New Delhi -°C
Today in New Delhi, India

Aug 14, 2020-Friday



Select Country
Select city
Home / Pune News / Solar energy heating up new firms in Pune

Solar energy heating up new firms in Pune

Given the huge growth of the green, carbon-free energy sector, startups are keen on harnessing solar power to make a ‘green’ killing

pune Updated: Jul 22, 2017 13:21 IST
Namita Shibad
Namita Shibad
Hindustan Times, Pune
The Viviana mall in Thane became India’s first mall to have a solar power generating 11 lakh units of electricity per year. The solar power plant was inaugurated ijn 2016.
The Viviana mall in Thane became India’s first mall to have a solar power generating 11 lakh units of electricity per year. The solar power plant was inaugurated ijn 2016. (HT PHOTO)

Solar Energy has emerged high on the horizon as the next big thing to change the way we spew carbon. Safe, free and all there to harvest. While the past was riddled with several constraints in terms of cost of photo voltaic panels, things have changed now. Not only are these PV panels cheaper to manufacture they have also become more efficient (they now harvest from 16 to 21.5 percentage of solar power)

Add to this the Government’s pro-solar policies and solar makes a lot of business sense. As it did to Swati Bhagwat of Bhagwat Energy.

“Earlier my husband used to manufacture solar water heaters. But three years ago we saw the opportunities that solar power presented and decided to venture into that. We set up our first project of 40 MW in Mumbai only recently.”

Though there are a lot of players who have entered the field, setting up a solar company is not as it seems. Says Shivhar Mendkule of Saururja, “the biggest issues we had to tackle was the Government registrations and approvals. They have different practices and it makes things difficult for a start up or actually, anybody.”

For Sunshot it was lack of experience. Says Rahul Dasari one of the founding members, “When we started, our major problem was that none of us had any prior experience in this field. And of course not much capital. So we did what we could do best in the given circumstances. We read up as much as possible in the field of renewable energy. Then we picked up small consultancies. These paid us very poorly; in fact they didn’t even cover the cost, but we still did them. It helped us gain the all important experience that we were looking for. We did about eight to 12 such consulting jobs.”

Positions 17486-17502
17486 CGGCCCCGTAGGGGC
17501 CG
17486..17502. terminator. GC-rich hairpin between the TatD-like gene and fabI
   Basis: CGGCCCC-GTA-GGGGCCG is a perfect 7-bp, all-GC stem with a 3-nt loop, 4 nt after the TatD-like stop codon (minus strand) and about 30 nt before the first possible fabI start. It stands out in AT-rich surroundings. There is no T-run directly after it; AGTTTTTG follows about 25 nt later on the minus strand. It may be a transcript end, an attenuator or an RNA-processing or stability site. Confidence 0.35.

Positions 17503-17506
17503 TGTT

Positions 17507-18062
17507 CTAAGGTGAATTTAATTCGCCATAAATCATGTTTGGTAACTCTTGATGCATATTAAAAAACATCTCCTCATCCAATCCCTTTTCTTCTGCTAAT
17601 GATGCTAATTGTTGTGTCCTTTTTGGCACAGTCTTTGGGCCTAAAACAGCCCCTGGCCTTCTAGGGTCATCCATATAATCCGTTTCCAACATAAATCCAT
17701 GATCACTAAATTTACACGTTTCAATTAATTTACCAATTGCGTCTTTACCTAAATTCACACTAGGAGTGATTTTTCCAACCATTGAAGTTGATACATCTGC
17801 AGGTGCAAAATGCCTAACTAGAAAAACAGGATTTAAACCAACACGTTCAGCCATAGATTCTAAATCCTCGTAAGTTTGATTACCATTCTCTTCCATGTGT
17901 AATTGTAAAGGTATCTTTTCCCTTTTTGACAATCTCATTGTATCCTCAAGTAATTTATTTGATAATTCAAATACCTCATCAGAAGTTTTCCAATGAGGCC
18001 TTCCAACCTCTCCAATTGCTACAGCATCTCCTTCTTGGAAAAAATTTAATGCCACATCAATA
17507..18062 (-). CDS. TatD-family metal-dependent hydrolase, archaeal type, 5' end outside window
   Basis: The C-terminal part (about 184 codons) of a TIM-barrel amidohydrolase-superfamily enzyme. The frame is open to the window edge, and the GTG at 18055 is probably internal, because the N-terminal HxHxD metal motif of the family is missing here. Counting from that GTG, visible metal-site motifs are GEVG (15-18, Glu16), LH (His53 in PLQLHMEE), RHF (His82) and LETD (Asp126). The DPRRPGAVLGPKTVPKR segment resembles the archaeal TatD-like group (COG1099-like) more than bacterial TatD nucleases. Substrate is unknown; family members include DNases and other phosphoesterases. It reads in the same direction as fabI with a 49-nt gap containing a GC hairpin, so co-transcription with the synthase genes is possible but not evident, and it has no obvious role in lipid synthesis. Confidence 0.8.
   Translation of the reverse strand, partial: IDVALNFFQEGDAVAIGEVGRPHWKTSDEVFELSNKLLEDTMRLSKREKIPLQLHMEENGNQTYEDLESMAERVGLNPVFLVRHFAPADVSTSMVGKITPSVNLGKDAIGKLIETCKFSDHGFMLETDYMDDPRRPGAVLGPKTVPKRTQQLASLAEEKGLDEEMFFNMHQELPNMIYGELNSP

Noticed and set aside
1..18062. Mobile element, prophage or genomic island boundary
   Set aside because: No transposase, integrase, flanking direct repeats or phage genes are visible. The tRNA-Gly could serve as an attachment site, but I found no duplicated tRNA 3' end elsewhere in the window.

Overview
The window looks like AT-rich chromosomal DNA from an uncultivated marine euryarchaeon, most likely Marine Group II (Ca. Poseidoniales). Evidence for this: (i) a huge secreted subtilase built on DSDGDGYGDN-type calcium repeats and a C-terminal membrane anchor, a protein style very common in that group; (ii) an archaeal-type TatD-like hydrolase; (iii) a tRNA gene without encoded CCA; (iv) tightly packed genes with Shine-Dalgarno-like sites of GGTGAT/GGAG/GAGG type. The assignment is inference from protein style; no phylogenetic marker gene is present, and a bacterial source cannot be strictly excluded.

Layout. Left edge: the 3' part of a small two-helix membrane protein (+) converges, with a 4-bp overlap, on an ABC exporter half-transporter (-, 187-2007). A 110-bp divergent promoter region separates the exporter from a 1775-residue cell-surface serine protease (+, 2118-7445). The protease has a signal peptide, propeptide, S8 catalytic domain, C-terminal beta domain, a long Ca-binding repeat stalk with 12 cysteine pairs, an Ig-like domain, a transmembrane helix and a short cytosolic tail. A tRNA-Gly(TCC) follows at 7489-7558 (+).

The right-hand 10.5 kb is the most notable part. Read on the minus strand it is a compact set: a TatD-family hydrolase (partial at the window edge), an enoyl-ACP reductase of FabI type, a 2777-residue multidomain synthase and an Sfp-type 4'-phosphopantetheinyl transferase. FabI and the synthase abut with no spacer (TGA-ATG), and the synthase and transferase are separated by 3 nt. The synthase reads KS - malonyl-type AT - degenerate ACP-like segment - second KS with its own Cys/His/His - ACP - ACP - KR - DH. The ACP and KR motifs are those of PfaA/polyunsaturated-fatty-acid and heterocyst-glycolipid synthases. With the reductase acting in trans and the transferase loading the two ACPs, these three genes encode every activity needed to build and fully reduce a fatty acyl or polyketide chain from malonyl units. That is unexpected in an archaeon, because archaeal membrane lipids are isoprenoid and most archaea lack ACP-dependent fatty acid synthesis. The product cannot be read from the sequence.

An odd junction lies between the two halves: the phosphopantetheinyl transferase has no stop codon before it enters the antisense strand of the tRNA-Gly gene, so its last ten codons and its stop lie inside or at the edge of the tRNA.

For Bhagwat the reverse was true. They started out with solar water heating systems and then slowly grew to Photo Voltaic (PV) panels. Says Swati, “Our business has grown with the changing scenarios. First we would supply solar heaters that the government had made mandatory for all new buildings. With that we had established relations with the local builders. Then came solar energy but since that was dependant on batteries that made projects unviable, things did not work out. Now, the government has introduced this net metering system where you can pass on the power you generate onto the grid, we saw opportunity and set up our own PV manufacturing plant in addition to doing installations.”

Solar Energy is a capital intensive initiative. To set up a solar plant one needs to invest heavily and that can be seen as an obstacle to many businesses. “But” says Rahul, “that is not really true. Let me explain. If you want to set up a 1MW solar plant the cost approximately is ₹5 crore. Thanks to the government, you get accelerated depreciation of 60% in the first year and 40% in the next year. In addition to that you get ₹1.2 to ₹1.3 income tax benefit.

“A 1MW unit will generate approximately 15 lakh units a year. Multiply this with the cost of power ₹9 to ₹10 for industries and ₹15 for malls and you save ₹1.35 (industries calculation) per year. So in three years your solar plant has been paid for.”

Despite this cost plays a big role in getting contracts. Says Swati, “in the manufacturing space we are competing with a giant, Vikram Solar but though their PV panels are cheaper than ours, our installation cost is cheaper than theirs. Add to this the fact that we are personally present at all our sites and we win.”

For a start up, attracting talent is a big headache. Says Shivhar Mendkule of Saururja, “Luckily for us all of our directors are technical people. I am an MTech; our technical director Avinash Chinmaygabe has an MS in Renewable Energy from the UK. Ninety per cent of our team is tech people.”

For Sunshot, after crossing the self-learning curve, they managed to hire a good team. Says Rahul: “In 2013 we got ₹3 crore from an HNI in Pune. With this we built a team and could even invest in R&D.”

Says Swati, “For a start up getting good people is the biggest hurdle. People don’t trust you since you are new they’re not sure how long you will last.”

With so many players in the solar power arena, what is it that separates them from the rest?

For Sunshot it is their cloud-based IOT. Says Rahul, “We have developed in house the best could based IOT platform that connects the solar panel, the MSEB and the diesel generator. We can control through this IOT platform in real time our clients power needs and switch from solar to generator to MSEB.”

ht epaper

Sign In to continue reading